How to hold your digital camera – Digital Photography Tip of the Week

I hope that everyone is now shooting with straight horizons and buildings that are not falling over! If not, have a look at last week’s tip on keeping straight lines straight. Today, a tip on how to hold your camera for better photos.

The LCD screen on today’s digital cameras provides some great advantages over film cameras; review of composition, exposure and focus. But for those people who are using the LCD screen to compose their shots, it may be hampering their ability to get sharp photos.

Many people now hold their camera at arm’s length to look at the LCD screen when they are taking photos. This is not a cause for a concern when there is a lot of light as shutter speeds will be sufficiently high enough that camera shake will not be a problem. However, when the light drops a little, holding your camera like that is bound to introduce some shake. This is because when you hold your camera at arms length, it is unsupported. No matter how light your camera is, you are likely to have a little movement.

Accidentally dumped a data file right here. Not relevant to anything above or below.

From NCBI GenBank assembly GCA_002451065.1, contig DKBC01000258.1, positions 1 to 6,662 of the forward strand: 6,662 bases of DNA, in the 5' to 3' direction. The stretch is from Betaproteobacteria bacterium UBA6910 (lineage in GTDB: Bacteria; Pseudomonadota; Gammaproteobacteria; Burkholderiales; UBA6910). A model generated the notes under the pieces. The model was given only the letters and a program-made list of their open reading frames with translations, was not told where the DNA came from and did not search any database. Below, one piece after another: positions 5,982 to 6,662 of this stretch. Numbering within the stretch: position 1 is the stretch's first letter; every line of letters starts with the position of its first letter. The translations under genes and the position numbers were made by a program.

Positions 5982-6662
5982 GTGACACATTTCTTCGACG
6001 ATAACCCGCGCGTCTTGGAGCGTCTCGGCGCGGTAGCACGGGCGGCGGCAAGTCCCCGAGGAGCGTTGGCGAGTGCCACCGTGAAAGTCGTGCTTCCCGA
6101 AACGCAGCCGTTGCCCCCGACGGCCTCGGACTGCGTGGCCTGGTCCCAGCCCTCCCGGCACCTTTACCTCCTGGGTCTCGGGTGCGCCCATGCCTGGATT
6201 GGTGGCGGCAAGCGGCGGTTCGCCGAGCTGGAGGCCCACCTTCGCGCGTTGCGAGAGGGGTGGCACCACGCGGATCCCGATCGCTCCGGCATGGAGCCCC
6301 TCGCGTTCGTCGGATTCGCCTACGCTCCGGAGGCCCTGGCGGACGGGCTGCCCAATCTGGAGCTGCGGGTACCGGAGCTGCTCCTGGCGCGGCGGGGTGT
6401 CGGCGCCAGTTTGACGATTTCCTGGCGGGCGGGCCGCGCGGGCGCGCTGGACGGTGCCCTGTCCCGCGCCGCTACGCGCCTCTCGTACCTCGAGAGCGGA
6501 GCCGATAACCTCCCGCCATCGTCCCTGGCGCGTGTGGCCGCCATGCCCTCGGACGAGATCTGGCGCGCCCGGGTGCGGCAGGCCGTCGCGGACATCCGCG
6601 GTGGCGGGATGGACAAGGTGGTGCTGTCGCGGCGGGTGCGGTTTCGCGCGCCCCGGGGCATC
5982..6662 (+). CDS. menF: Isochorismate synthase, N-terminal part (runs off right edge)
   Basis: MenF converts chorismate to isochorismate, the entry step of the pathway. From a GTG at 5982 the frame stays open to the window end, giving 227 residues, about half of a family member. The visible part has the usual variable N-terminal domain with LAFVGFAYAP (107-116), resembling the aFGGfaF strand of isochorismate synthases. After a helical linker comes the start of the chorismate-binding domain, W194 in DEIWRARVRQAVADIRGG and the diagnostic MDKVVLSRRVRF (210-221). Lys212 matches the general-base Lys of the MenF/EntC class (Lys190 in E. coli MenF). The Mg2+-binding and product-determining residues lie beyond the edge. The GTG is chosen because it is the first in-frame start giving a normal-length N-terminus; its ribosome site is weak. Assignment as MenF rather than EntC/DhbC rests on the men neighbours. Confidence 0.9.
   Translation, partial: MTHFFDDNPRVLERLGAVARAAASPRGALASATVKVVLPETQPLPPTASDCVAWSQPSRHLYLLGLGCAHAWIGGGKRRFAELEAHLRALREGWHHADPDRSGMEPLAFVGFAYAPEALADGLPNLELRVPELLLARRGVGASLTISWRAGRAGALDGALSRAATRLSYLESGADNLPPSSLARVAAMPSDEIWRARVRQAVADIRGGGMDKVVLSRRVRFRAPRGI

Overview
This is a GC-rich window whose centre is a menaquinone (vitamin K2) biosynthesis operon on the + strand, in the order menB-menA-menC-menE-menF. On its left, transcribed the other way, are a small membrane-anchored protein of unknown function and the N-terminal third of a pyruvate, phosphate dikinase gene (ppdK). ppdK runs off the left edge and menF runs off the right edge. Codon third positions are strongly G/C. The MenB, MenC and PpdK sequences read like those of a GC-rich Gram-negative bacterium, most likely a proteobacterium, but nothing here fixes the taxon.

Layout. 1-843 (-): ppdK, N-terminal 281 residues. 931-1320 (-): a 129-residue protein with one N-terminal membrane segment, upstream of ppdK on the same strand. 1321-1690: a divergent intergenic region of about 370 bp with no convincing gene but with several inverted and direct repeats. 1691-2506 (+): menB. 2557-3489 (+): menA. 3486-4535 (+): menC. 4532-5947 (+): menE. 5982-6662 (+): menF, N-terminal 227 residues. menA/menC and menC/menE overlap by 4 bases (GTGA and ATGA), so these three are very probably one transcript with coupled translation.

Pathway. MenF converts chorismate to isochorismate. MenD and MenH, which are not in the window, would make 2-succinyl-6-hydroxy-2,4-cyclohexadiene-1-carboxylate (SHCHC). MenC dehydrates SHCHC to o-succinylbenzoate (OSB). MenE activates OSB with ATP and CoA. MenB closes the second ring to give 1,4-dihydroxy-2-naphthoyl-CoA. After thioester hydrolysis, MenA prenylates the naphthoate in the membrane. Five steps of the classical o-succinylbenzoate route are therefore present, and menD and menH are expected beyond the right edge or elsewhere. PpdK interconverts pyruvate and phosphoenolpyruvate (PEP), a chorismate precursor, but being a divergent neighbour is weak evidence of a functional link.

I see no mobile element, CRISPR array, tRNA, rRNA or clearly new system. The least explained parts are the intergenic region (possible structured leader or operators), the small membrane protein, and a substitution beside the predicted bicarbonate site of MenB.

To help ensure sharp photos, use the viewfinder on your camera, not the LCD. Hold the camera with both hands and with the camera up to your eye, tuck your elbows into your sides. You have now become your own camera support. With your arms locked against your body you have stabilized your camera and reduced the possibility of camera shake while increasing the likelihood of sharp photos. If you camera does not have an viewfinder, then you have no choice but to use the LCD for composition. In this case, be sure to hold the camera with both hands, and try to keep the camera as close to your body as you can. It may still be possible for you to keep your elbows tucked into your sides while still holding the camera far enough from your eyes to properly see your screen.

Following this tip can help reduce camera shake and may improve your photography.

The digital photography tip of the week is written by the PCIN Assistant Editor, Chris Empey. Chris is a long time photographer and is currently the vice-president of the Niagara Falls Camera Club. You can see more of his photography at his Photo of the Day website.
If you have a tip to send Chris, or a question about digital photography he can address in the newsletter, send it to

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